Metabolism and excretion of anacetrapib, a novel inhibitor of the cholesteryl ester transfer protein, in humans.

Journal: Drug Metabolism And Disposition: The Biological Fate Of Chemicals

Anacetrapib is a novel cholesteryl ester transfer protein inhibitor being developed for the treatment of primary hypercholesterolemia and mixed dyslipidemia. The absorption, distribution, metabolism, and excretion of anacetrapib were investigated in an open-label study in which six healthy male subjects received a single oral dose of 150 mg and 165 microCi of [(14)C]anacetrapib. Plasma, urine, and fecal samples were collected at predetermined times for up to 14 days postdose and were analyzed for total radioactivity, the parent compound, and metabolites. The majority of the administered radioactivity (87%) was eliminated by fecal excretion, with negligible amounts present in urine (0.1%). The peak level of radioactivity in plasma (approximately 2 microM equivalents of [(14)C]anacetrapib) was achieved approximately 4 h postdose. The parent compound was the major radioactive component (79-94% of total radioactivity) in both plasma and feces. Three oxidative metabolites, M1, M2, and M3, were detected in plasma and feces and were identified as the O-demethylated species (M1) and two secondary hydroxylated derivatives of M1 (M2 and M3). Each metabolite was detected at low levels, representing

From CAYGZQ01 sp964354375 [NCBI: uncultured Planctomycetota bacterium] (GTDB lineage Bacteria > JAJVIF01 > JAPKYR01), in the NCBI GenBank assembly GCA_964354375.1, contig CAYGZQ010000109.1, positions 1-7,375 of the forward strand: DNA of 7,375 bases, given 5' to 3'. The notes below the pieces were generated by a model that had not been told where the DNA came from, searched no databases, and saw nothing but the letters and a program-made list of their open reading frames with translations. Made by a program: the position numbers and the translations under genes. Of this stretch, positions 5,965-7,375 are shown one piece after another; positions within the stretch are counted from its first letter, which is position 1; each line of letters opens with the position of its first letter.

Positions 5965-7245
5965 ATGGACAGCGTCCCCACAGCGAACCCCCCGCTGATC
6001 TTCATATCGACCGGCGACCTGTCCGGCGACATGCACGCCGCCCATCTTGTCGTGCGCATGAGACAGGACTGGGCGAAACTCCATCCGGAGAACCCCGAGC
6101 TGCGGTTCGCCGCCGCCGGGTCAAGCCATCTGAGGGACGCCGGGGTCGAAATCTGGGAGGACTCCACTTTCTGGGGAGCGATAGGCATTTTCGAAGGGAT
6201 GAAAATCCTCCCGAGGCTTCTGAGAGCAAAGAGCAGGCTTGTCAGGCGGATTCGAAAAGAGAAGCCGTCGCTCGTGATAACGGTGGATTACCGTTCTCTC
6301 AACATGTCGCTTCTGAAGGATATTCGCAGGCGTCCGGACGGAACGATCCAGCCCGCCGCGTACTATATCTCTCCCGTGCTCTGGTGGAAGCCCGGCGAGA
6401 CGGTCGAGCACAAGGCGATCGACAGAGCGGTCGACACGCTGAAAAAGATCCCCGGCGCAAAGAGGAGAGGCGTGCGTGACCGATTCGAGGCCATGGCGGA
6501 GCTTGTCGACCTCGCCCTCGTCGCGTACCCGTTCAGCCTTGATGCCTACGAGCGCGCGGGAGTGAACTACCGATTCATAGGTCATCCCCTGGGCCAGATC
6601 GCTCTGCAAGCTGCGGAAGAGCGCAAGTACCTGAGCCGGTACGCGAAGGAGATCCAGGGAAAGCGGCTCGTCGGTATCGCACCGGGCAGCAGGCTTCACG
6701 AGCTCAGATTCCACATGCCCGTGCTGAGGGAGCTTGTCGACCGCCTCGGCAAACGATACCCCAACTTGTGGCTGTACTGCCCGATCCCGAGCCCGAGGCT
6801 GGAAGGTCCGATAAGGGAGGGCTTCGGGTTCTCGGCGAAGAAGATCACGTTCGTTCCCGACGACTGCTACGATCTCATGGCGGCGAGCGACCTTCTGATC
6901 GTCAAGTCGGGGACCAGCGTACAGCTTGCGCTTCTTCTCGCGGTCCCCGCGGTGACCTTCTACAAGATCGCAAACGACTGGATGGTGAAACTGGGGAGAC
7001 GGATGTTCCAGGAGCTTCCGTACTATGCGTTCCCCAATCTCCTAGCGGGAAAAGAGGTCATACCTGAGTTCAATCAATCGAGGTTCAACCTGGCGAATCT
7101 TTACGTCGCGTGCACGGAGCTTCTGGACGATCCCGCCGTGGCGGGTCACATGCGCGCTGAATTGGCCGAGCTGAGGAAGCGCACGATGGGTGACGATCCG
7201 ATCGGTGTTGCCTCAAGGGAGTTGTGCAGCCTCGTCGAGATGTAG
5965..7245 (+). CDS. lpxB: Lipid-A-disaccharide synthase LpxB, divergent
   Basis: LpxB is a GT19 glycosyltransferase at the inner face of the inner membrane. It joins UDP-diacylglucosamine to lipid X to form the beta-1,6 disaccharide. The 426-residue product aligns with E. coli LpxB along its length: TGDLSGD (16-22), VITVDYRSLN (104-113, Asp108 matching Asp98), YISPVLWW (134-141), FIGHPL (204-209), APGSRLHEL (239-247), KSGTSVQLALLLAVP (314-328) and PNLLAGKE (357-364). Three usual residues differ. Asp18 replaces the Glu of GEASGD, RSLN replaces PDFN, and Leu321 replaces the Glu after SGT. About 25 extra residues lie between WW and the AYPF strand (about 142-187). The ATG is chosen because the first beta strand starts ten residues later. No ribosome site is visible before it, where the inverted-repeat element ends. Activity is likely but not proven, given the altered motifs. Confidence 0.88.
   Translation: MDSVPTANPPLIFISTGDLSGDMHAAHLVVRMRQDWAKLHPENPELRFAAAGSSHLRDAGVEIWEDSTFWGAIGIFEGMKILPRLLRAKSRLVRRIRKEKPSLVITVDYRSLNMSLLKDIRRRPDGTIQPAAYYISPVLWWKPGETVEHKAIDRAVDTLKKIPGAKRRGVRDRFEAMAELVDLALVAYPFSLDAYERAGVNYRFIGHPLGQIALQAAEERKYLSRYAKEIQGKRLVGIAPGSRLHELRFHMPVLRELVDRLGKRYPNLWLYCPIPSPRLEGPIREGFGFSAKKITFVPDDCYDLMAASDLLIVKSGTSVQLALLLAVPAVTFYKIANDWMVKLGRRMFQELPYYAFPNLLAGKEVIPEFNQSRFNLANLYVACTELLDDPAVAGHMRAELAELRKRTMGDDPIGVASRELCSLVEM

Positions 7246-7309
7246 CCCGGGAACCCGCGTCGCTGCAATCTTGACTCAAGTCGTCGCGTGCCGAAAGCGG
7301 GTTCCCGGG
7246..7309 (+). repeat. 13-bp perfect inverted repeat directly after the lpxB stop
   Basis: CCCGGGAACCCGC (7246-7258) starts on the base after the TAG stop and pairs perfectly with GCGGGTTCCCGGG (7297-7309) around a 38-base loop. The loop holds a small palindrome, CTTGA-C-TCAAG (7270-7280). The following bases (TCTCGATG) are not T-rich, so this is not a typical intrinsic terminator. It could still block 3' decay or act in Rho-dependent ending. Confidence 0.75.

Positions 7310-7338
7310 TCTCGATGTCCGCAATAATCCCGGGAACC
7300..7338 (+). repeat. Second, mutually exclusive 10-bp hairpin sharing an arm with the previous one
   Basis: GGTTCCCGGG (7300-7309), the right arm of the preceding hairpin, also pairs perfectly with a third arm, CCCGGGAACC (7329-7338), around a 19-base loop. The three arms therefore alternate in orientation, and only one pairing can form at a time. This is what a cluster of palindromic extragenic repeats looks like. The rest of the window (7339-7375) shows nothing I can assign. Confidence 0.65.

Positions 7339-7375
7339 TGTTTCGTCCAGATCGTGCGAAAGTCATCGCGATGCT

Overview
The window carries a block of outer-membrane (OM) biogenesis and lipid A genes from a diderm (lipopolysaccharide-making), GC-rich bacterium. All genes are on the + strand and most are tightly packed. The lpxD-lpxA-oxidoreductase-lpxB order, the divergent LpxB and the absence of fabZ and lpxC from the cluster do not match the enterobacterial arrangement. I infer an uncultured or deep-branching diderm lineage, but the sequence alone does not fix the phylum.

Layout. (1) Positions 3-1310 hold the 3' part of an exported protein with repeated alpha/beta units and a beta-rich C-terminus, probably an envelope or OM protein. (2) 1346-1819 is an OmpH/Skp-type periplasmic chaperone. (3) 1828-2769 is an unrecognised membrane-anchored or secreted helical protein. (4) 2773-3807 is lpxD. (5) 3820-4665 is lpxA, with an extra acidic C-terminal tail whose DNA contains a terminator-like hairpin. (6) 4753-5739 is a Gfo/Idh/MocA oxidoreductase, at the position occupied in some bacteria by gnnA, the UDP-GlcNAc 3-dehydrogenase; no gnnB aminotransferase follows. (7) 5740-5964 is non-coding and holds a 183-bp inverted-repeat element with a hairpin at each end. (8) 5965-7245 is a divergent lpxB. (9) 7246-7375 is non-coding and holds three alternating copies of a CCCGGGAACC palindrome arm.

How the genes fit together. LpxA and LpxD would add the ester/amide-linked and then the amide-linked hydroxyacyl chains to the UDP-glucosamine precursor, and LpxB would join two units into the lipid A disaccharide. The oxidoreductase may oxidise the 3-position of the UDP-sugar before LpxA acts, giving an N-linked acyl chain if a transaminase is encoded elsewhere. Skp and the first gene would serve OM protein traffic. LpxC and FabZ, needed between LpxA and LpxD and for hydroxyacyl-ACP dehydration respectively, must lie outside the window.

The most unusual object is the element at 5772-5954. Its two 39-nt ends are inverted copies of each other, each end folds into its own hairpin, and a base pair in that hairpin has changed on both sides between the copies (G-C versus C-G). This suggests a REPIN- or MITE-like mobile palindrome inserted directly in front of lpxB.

Sanjeev Kumar, Eugene Tan, Georgy Hartmann, Zachary Biddle, Arthur Bergman, James Dru, Jonathan Ho, Allen Jones, Steve Staskiewicz, Matthew Braun, Bindhu Karanam, Dennis Dean, Isaias Gendrano, Mark Graves, John Wagner, Rajesh Krishna
Relevant Conditions

High Cholesterol